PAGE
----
All that we know about this twenty-year period of the elder Alma’s life is that after leaving the priests of Noah, he retired to one of the more dangerous areas of the land, a portion of the country infested during seasons with wild beasts. (See Mosiah 18:4.) Another interesting question arises: Did the early converts to the gospel risk danger from the animals as well as from Noah’s government by going into the area around the waters of Mormon to listen to Alma’s teachings?
At the waters of Mormon, Alma began gathering the faithful and preaching the message of Abinadi to them. The message was simple and direct: repentance, redemption, and faith in Christ. But more about Alma is evident. What a change from the life-stance of Noah’s priests is seen in his teachings! His deep compassion and intense humility sparkle from every passage recorded from that period.
As the saints gathered at the waters, Alma spoke to them of bearing each other’s burdens—probably knowing little of the burdens that group would one day bear. He spoke of mourning with those who mourn, of empathizing with true concern for the downtrodden. He called upon them to “stand as witnesses of God at all times, and in all things, and in all places that ye may be in, even until death.” (Mosiah 18:9.) It was a bold stance for people in an unpopular minority, where such a stance might well mean death, and few prophets have left us with a more penetrating insight into the nature of the baptismal covenant.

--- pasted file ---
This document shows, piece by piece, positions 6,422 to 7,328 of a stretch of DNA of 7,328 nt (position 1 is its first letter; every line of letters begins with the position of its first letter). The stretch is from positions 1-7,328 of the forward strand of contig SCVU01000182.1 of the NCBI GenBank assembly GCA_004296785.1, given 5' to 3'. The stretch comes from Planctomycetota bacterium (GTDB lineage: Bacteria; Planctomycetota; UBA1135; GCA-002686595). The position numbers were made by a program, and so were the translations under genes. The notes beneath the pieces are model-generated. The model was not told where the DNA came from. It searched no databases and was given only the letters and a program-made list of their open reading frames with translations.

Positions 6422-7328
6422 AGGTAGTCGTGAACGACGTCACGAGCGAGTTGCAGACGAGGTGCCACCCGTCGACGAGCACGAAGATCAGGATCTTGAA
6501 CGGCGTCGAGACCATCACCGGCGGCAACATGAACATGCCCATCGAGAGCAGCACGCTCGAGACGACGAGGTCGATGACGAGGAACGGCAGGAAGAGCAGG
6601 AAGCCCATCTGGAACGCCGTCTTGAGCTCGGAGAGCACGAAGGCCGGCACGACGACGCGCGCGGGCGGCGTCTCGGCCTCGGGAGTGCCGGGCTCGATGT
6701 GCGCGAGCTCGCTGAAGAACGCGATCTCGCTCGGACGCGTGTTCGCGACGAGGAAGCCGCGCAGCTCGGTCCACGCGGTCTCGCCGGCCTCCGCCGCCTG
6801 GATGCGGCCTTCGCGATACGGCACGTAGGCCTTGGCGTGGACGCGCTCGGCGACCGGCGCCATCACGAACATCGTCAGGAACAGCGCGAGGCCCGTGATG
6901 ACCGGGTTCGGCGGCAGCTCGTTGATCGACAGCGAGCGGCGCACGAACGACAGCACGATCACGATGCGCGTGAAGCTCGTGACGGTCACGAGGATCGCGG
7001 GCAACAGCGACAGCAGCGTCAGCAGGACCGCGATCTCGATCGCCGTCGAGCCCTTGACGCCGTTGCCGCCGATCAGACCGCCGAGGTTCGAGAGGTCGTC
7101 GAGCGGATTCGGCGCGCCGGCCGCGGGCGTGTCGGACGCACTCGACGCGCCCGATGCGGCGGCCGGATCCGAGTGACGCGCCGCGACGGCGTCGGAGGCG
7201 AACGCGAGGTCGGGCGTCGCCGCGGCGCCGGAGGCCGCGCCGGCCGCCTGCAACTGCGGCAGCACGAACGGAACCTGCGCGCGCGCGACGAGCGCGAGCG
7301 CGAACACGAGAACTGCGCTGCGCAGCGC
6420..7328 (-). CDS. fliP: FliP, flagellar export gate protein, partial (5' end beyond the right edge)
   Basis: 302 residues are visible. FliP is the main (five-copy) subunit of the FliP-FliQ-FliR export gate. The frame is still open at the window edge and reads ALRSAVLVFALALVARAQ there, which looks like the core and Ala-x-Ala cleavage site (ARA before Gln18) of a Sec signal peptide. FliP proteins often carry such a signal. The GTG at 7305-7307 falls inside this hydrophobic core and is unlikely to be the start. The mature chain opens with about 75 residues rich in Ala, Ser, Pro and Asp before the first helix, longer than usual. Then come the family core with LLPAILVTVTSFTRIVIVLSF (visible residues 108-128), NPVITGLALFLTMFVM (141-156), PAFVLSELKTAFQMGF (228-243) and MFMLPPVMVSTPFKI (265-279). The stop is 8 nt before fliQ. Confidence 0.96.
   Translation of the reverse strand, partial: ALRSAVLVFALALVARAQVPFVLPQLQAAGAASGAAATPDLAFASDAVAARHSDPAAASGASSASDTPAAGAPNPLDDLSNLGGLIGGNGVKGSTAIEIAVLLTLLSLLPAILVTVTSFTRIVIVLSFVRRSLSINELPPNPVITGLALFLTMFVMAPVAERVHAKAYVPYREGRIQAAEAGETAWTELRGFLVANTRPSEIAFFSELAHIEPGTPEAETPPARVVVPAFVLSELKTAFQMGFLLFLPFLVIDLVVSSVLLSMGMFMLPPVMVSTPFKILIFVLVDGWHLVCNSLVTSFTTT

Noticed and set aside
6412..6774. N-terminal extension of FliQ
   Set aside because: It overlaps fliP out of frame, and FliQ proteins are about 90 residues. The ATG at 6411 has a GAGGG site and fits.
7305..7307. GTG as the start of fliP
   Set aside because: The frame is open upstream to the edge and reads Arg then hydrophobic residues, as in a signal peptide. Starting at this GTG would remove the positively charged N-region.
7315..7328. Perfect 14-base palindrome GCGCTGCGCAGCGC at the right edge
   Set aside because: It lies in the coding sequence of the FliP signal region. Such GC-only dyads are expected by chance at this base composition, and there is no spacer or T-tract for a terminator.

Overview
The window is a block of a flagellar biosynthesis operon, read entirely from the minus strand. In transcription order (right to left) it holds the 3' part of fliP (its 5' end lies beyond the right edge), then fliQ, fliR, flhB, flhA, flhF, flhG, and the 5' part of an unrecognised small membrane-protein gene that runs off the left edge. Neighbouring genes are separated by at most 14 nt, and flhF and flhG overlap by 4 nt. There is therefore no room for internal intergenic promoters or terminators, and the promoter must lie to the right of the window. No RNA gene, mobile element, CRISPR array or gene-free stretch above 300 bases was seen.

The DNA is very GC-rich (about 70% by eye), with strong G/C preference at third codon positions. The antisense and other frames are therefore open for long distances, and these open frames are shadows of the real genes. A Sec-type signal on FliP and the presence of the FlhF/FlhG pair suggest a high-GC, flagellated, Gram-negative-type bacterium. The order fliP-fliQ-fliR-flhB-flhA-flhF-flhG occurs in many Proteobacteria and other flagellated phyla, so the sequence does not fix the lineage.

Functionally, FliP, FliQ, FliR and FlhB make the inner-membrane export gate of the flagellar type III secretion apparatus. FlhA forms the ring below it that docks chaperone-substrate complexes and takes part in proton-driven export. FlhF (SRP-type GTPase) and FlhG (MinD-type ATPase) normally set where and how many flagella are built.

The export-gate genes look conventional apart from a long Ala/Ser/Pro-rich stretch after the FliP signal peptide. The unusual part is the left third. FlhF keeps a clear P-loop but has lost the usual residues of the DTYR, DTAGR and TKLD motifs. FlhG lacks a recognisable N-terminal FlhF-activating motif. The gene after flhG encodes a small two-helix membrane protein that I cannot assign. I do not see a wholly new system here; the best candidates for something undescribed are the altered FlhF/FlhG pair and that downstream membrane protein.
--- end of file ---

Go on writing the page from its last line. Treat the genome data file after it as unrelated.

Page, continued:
Four hundred and fifty people eventually entered into this covenant with Alma, enough to form a medium-sized ward today. The love of this group was to become almost legendary among the Nephites. Later the name of Mormon was to be given to the compiler of the Nephite record and to become the title by which Latter-day Saints are commonly known throughout the world. Hopefully, the name will bring to our minds more than just the name of the compiler of the volume, but also the happenings and covenants made by that little group who, by the waters of Mormon, knit themselves together in the unity of the gospel. Led by the light of the Master, they obtained a singleness of purpose, a common trust, and a love that made the entire experience possible.
Nephite priesthood organization from that time until the time of Christ is traceable to Alma’s group. Priests were ordained to be in charge of each group of fifty, and, unlike the priests of Noah, they were instructed to earn their own living and to seek diligently for the guidance of the Lord rather than for the desires of their own appetites. Each member of the group was admonished to impart of his goods, according to his ability, to the general welfare of the group. (See Mosiah 18:18–29.)